Hailee Steinfeld, Dave Franco, and Deborah Ann Woll have been offered the leads in Rosaline, a retelling of Shakespeare’s Romeo & Juliet that’s told from the perspective of the girl Romeo ditches to be with Juliet. Michael Sucsy is directing from a script by by (500) Days of Summer writers Scott Neustader and Michael H. Weber, which in turn is an adaptation of Rebecca Serle‘s forthcoming debut novel When You Were Mine. The comedy will use modern-day dialogue in a 16th-century Verona setting.

Woll would play the title character, while Franco and Steinfeld could play Romeo and Juliet, respectively. If Steinfeld signs on it’ll be her second time playing the iconic character, as she’s also lined up to play Juliet for Carlo Carlei’s more straightforward adaptation. Much as I like Steinfeld, her casting here strikes me as a bit off since she’s eleven years younger than Woll and Franco — but maybe that’s part of the story? [Showblitz]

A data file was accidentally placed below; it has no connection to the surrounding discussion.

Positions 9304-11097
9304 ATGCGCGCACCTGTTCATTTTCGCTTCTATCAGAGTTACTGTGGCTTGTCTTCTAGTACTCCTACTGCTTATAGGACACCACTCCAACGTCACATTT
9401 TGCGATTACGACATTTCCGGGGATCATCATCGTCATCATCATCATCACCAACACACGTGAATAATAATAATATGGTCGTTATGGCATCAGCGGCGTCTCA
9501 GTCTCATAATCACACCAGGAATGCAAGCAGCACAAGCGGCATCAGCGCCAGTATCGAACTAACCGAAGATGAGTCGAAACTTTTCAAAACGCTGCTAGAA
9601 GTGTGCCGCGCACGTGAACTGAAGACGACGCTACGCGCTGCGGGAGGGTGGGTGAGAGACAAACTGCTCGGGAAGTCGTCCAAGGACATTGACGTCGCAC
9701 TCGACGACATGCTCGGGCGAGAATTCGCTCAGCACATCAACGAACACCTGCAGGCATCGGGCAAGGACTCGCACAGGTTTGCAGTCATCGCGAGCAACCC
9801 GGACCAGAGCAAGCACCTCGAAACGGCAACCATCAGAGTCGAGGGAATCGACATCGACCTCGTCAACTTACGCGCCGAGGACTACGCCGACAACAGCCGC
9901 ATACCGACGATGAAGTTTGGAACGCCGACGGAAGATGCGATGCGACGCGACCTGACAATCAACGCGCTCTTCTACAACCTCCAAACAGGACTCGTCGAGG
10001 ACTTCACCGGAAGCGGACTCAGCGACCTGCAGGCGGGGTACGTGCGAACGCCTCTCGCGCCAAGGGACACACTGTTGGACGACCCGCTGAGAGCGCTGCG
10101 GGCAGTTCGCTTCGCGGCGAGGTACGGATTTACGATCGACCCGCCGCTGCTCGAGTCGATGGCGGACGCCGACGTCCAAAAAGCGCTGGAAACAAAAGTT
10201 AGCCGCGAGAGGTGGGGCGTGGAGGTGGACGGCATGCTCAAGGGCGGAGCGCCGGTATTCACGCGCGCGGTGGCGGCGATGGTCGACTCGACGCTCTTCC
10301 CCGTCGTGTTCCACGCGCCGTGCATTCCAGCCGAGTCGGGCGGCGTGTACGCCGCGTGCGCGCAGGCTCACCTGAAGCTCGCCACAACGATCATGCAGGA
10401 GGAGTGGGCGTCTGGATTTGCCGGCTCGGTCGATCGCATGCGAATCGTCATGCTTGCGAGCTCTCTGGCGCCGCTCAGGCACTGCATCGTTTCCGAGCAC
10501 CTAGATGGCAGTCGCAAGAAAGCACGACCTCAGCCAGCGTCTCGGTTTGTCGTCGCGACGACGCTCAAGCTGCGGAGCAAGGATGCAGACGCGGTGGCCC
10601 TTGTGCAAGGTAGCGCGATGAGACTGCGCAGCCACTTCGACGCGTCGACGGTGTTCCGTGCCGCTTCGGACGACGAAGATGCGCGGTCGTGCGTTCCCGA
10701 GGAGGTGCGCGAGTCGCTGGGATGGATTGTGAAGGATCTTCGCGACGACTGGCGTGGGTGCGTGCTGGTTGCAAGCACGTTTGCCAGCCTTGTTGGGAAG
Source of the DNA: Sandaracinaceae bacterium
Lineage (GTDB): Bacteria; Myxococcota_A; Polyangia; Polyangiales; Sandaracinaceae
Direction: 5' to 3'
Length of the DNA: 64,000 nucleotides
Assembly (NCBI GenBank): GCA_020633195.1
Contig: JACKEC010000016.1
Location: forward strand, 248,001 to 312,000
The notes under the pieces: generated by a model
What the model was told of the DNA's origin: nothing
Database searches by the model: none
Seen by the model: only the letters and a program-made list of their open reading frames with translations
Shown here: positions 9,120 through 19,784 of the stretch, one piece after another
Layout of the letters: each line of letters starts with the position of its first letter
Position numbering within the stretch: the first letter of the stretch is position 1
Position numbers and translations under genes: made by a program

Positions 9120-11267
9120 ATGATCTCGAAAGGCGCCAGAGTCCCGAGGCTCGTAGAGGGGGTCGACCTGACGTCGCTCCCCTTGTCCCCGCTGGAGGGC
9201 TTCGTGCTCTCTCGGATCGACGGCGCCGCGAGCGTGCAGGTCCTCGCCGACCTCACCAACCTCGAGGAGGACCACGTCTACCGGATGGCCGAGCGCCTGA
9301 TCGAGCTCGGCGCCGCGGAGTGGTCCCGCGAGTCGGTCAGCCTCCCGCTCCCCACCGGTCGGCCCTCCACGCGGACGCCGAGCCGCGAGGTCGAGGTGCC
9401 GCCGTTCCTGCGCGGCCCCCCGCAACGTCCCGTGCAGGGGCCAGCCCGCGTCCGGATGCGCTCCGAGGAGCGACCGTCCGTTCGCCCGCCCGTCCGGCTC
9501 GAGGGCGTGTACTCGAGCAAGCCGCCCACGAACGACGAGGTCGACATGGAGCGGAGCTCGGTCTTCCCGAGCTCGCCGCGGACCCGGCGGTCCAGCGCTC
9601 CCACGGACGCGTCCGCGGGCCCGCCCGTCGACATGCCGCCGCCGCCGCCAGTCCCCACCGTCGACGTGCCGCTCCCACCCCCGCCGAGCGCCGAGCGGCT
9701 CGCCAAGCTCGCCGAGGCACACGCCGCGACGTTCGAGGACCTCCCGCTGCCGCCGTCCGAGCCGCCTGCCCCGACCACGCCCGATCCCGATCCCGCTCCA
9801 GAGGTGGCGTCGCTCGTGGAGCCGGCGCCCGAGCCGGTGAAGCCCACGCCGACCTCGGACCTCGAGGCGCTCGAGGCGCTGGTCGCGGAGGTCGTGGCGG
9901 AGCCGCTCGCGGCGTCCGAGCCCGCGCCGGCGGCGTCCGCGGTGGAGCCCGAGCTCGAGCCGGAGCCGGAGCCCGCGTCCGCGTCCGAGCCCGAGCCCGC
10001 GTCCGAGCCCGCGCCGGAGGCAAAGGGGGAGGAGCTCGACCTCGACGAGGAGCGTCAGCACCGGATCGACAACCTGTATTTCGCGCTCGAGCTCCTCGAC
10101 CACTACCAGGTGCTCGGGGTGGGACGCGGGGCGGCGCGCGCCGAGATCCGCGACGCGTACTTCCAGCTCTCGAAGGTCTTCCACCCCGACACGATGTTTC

After the jump, Anne Hathaway becomes a producer, and Sawyer from Lost explores the world of competitive international breakdancing. Really.

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Briefly: I get the idea that yet another version of Romeo and Juliet isn’t something that people are wildly keen to see, but that isn’t putting the brakes on the film that Carlo Carlei (Flight of the Innocent) will direct based on a script by Julian Fellowes (Gosford Park).

The main reason to be interested in the movie, for me at least, is that it is looking like it will be the sophomore feature from True Grit breakout star Hailee Steinfeld. She’s playing Juliet, and Holly Hunter, Ed Westwick and Kodi Smit-McPhee are also set for roles. Now Douglas Booth (Pillars of the Earth, the upcoming Great Expectations) will be her Romeo. Variety says he took the job over hundreds of other young applicants, but again, I’m not convinced that this one really has much heat. Still, the cast is shaping up well and there are few pieces of more proven material. If Carlo Carlei can make it feel like a fresh telling, no matter what style he adopts, it might surpass expectations.